So, I've had a request of sorts to talk about Homer. Now, it's been a long time since I've read the Odyssey, and the last time I read the Iliad, I was half-listening to it on CD. So you'll have to bear with me here.

Firstly, I have to insert a complaint. Achilles. Most people I know who have actually read the Iliad do not like this particular fellow. He's obnoxious and vindictive and, frankly, he's a whiner. (I despise whiners. This is why I can't stand Frankenstein. And I do mean Mary Shelley's book.) However, lately, I've found a string of teenage or twenty-something girls who are all OMG!ACHILLES!LURRRRVE!!!1one!!11!!! (excuse my lapse into teenybopper language, but it is my attempt to fully convey the exact reaction of these people). This troubles me, because all of them are under this impression solely because of Brad Pitt. Seriously, I remember a class last year where we were all about to mutually dislike Achilles so our professor could make a dig at him, but this ONE girl was all, "But I lurrrrve Achilles!!!one!11!!!" And then our professor declined to make the joke. This vexed me somewhat, because he had no compunctions earlier about dissing Lady Macbeth. (Now, to be fair, this was actually one of my favourite professors, so I'm not really attempting to lay any blame on him.) But, you know, there's always at least one, and they're everywhere and ruin it for the rest of us. Now, if this girl had actually read the Iliad and discussed reasons for liking him (such as his role as a Greek hero), rather than simply lurving Brad Pitt, I would not be so vexed. In fact, I would have welcomed the discussion. Sadly, it matters much more these days who plays the character on the Big Screen than the character himself. Sad, isn't it?

Then again, Sean Bean in that movie really was a good casting choice for sleazy, suave, snarky, wiley Odysseus. I'd love to see him in a movie version of the Odyssey, preferably done by somebody who's actually read it and bothered to do a little research. I'm not sure who should play Penelope, though. Preferably somebody who can show her strength and cunning as a woman, despite the fact that she's ultimately playing into the patriarchy and waiting for somebody as sleazy as Odysseus (not that I don't admire him for his cunning, but he's not my favourite guy in the ancient world either.)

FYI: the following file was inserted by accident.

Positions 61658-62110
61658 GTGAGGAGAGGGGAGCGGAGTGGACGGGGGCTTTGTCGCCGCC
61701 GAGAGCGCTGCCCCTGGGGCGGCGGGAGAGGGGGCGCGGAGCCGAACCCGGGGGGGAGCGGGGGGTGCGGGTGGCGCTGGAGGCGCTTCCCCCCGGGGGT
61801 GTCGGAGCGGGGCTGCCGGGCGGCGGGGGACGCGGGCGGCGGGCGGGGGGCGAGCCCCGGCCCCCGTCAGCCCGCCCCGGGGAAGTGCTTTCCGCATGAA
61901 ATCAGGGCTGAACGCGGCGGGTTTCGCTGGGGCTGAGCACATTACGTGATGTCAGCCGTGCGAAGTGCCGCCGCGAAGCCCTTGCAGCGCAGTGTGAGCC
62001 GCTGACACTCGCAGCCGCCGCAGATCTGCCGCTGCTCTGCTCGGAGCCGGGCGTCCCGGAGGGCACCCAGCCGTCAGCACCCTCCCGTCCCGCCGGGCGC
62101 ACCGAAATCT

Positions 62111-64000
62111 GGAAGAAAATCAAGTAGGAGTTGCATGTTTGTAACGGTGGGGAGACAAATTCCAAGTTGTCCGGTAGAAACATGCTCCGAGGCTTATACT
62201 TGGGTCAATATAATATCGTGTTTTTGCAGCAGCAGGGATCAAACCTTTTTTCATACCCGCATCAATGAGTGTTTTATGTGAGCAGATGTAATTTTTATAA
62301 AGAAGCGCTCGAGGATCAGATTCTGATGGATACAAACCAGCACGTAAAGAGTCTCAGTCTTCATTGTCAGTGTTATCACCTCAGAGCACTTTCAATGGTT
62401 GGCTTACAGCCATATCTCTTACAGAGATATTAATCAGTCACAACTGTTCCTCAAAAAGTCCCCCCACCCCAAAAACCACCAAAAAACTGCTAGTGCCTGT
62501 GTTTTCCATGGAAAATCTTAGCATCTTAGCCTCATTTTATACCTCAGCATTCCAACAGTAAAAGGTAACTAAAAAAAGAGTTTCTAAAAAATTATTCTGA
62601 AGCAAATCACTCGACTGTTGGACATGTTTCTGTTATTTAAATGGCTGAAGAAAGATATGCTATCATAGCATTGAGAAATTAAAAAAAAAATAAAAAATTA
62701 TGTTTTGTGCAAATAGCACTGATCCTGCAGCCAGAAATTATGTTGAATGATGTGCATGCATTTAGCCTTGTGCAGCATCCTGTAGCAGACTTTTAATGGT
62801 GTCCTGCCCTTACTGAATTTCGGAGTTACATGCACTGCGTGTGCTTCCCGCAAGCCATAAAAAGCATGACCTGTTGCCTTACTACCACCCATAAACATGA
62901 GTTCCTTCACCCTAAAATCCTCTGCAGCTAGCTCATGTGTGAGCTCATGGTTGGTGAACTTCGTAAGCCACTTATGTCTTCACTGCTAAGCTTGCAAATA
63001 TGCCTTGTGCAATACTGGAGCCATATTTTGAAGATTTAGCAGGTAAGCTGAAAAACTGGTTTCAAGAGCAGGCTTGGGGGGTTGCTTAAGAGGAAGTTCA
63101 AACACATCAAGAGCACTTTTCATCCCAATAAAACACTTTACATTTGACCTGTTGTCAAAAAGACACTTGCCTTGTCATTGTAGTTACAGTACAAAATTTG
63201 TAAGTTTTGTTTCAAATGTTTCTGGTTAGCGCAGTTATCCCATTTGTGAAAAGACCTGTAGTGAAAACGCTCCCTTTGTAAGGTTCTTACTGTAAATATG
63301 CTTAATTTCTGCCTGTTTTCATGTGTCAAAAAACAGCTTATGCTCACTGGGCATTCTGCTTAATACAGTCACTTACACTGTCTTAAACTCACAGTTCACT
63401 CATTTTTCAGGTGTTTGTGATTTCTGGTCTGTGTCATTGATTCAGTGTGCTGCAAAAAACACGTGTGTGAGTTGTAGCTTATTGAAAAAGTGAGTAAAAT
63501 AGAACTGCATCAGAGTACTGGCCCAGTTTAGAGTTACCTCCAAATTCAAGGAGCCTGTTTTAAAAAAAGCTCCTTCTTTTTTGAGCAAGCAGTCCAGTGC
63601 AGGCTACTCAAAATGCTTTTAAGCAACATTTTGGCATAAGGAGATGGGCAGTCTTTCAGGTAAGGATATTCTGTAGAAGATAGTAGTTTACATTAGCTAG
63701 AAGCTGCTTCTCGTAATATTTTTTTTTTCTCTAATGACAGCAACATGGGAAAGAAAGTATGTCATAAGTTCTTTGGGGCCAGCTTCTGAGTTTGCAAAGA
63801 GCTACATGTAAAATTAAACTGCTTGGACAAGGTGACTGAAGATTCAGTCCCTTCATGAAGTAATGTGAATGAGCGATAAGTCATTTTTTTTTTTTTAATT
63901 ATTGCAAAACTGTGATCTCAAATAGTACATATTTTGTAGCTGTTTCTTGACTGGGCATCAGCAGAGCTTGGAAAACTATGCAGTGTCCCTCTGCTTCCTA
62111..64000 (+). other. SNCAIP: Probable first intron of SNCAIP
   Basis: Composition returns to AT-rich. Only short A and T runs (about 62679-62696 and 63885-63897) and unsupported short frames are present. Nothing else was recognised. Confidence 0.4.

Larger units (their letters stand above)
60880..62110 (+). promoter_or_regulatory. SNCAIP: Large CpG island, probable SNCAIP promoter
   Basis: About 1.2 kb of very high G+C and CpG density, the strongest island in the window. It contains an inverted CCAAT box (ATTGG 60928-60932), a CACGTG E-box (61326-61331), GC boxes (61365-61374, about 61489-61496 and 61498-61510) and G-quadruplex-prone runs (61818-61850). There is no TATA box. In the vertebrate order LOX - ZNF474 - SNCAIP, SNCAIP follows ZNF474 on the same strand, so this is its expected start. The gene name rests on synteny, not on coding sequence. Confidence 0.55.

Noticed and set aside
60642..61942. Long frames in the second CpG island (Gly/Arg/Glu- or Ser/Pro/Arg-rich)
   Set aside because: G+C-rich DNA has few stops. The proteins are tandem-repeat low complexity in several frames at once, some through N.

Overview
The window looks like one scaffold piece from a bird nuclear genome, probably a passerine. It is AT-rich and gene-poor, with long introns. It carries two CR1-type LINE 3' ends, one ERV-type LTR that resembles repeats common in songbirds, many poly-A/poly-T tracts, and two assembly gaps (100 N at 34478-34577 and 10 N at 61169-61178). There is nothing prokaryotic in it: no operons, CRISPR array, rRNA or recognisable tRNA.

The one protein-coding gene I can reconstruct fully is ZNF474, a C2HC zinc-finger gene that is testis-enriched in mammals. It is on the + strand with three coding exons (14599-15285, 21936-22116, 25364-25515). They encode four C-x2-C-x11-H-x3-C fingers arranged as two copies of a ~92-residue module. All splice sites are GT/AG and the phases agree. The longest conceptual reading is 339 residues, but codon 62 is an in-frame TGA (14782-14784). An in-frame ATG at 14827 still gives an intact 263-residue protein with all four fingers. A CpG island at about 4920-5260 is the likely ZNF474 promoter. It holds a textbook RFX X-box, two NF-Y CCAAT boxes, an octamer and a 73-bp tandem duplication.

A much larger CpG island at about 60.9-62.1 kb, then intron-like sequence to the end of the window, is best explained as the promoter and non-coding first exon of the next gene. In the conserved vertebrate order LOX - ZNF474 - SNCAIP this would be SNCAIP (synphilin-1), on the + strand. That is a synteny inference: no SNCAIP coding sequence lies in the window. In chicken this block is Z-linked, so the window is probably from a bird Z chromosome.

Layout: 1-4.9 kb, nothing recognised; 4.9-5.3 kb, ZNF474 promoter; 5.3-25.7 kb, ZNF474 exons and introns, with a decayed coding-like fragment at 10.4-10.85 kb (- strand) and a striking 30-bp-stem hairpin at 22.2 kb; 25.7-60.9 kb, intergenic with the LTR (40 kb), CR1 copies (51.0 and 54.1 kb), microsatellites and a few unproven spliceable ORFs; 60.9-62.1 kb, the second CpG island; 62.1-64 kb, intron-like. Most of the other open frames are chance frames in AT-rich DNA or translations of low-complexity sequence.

Hm, well, I considered talking about the role of goddesses in the Iliad, but I'm not sure there's anything I can say that isn't immediately obvious to anyone who's actually read it. I mean, I could blah blah blah about how they have much more power--even in relation to male gods--than traditionally assigned to mortal women, blah blah, and they actually have power in spheres traditionally associated with men, blah blah, but they are still under Zeus' rule, even if they are potentially able to overthrow him, blah blah. Like i said, stuff anyone can figure out if they've actually read it. I should probably take a reread myself and see if I can think of something more interesting to say.

Anyway, I hope this is of some interest to somebody somewhere. Perhaps I'll try to come up with a Homeric reading list next.

Thursday, August 17, 2006

Book Meme!!

I was apparently tagged for this meme by Chris Weimer some time ago! But better late than never, eh? You should also all be warned that I interpret "one" losely when it comes to such memes. :-P Y'know, because I'm a stupid English major who can't count. ;-)

1. One book that changed your life:

Oh my. Ok, it's a toss up between Jane Eyre, Medea, and Antigone. Jane Eyre in less tangible ways; Medea is pretty obvious to anyone who knows me, and Antigone . . . Well, I read it first when I was about 10, and look at me now. :-P

2. One book that you’ve read more than once:

Hah! Only one?! Well, Jane Eyre, again, gets read regularly, as does The Lord of the Rings.

3. One book you’d want on a desert island:

Hmm, I've always said The Complete Works of William Shakespeare, but how about my MacBook with working internet access and some kind of power source? Then I can have access to and Perseus and every other e-text!

4. One book that made you laugh:

Oh, many books make me laugh! But I'm going to go with Eats, Shoots & Leaves by Lynne Truss. I think I was laughing every five seconds!

5. One book that made you cry:

I'm going to have to mention Jane Eyre here again but also add Book 4 of the Aeneid.

6. One book that you wish had been written.

The Autobiography of Sappho by Sappho herself, not some later fictional account!

7. One book that you wish had never been written.